"Mobile devices are doing to web services what web services did to print media," argues Union Square Ventures partner Albert Wenger: "They unbundle."
For decades, newspapers have been made up of different sections — arts, sports, business, etc — that show up bundled on your doorstep each day. You may not have needed or liked each individual section, but you got them all because the whole package was the only way to get the parts you liked. Then the internet came along and untied those knots, making it easier to switch from the Drudge Report for politics to Grantland for sports than it was to go from Styles to Op-Eds within the same paper. And you could selectively "subscribe" to the free web sections that you liked while ignoring the entire package.
Now, Wenger and others in the venture cap smart set contend that the same process is afoot in your phone. Especially with Facebook.
Smartphones now account for 61 percent of American mobile devices, and with the move from the keyboard to the thumb, user experience is undergoing a fundamental shift, says Fred Wilson, a colleague of Wenger's at Union Square.
Web services like Facebook are particularly unsuited to the change — if you're one of the nearly 500 million users of Facebook's main mobile app, you already know the experience feels crowded; the cluttered desktop experience is downright claustrophobic when held in your hand. There are so many services built into this one product — and you probably need only a sliver of them. The danger for Facebook is that each individual service can be better provided by a smaller competitor — meaning you don't have to use Facebook at all.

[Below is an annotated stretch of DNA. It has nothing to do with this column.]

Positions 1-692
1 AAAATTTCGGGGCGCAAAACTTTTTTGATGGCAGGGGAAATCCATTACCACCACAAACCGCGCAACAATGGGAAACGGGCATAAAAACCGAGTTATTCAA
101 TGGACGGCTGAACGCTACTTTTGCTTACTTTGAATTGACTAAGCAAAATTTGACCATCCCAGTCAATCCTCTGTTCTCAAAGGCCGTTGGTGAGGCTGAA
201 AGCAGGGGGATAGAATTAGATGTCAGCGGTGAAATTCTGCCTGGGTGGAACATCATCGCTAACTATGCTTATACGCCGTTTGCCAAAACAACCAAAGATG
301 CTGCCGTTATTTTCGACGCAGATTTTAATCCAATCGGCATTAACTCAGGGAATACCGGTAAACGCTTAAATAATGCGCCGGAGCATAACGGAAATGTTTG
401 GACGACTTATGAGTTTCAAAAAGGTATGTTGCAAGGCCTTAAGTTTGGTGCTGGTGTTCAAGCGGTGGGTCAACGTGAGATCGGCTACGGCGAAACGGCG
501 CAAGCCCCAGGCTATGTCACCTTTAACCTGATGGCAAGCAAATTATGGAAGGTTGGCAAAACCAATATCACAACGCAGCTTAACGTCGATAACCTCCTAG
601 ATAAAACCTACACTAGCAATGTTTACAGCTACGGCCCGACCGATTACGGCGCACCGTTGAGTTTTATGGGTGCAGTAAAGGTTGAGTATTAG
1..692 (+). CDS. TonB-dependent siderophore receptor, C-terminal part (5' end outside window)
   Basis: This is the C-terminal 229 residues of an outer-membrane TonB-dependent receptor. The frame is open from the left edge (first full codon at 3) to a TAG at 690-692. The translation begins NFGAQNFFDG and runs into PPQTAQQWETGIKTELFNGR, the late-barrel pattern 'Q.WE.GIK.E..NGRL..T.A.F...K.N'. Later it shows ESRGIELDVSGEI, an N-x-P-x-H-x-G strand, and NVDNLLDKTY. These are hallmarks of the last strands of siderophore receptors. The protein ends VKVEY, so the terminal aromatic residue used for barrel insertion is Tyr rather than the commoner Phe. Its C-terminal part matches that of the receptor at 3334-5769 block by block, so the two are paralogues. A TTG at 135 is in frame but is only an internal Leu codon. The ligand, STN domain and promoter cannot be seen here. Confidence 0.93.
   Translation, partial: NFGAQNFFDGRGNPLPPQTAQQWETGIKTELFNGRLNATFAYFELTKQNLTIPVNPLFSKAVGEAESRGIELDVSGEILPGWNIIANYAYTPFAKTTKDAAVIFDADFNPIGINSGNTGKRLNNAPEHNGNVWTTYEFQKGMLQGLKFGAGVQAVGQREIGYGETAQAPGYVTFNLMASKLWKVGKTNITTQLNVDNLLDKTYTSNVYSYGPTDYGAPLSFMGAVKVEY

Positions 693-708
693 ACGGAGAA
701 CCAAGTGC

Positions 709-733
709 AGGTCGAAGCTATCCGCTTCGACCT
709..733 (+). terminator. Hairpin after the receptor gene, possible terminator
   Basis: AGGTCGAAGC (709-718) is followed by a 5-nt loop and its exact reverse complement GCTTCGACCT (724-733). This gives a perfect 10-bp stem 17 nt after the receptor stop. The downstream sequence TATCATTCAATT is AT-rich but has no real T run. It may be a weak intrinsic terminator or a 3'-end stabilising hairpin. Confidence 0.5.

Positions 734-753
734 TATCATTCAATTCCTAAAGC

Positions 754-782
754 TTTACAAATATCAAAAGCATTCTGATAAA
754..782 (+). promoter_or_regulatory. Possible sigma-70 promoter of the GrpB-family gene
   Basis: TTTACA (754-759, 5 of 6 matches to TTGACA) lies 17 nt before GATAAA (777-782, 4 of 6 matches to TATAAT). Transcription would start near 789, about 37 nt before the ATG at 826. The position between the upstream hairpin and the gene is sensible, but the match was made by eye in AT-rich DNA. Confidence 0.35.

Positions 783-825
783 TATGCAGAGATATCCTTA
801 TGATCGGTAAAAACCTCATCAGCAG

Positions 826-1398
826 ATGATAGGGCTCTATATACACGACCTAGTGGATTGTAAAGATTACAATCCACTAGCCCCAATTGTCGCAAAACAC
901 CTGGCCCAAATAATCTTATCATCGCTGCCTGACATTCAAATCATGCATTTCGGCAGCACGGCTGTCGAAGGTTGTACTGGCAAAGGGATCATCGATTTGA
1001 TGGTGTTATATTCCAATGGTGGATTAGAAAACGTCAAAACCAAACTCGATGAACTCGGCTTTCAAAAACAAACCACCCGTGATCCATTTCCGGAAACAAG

"It is just as much effort to go to another part of the Facebook (mobile) app as there is to go to a different app altogether," Albert Wenger notes. "Facebook for mobile may not be Facebook at all but rather a combination of, say, Instagram, Kik, Twitter, Foursquare, and others."
In becoming unbundled, Facebook is slowly being disrupted. Disruption means that if another company better or more cheaply delivers the value you create for your users, you’ll be shuttering your (e-)windows. It's what Netflix did to Blockbuster. Facebook, in becoming a many-tentacled social network experience, creates many values, each of which are being displaced by younger companies.
The question, then, is which products are better creating that value. As Redpoint VC Tomasz Tunguz noted on his blog, the unbundling comes in many ways. For messaging, WhatsApp, now has more users globally than Twitter, while apps like Path and Couple are better for more intimate relationships. SnapChat is the service of choice for college students (and, weirdly, Wall Street bros).
So how is Facebook reacting to the shift to mobile, which its IPO amendments famously handwaved over? In the same way that Apple "disrupted" its own iPod business by introducing the iPhone, Facebook is, at least to some degree, attempting to unbundle itself: Its like-heavy Messenger app operates as a standalone, as does its quizzically redundant Camera. And of course, there's its decision to acquire Instagram.
Still, the bundle could survive as long as it evolves: As Jonathan Libov notes, big businesses like Facebook can build services around their core product — those satellite apps circling the Facebook App — to "maximize retention and engagement," so that those secondary services become "accessories."
The biggest bid at that app-y solar system is Facebook Home, the unpopular home screen operating system that COO Sheryl Sandberg recently defended, stating that the social network is "getting the feedback" about how power users dig it while others abhor how the app takes over your whole phone experience.
Still, having your mobile life rotate around Facebook may reveal issues needing an altogether different unbundling.
"Yet Facebook Home's failure probably has little to do with how the thing works," Jonathan Libov quipped. "I think it's actually more fundamental than that: Facebook Home is just too narcissistic for even your average social-media loving narcissist."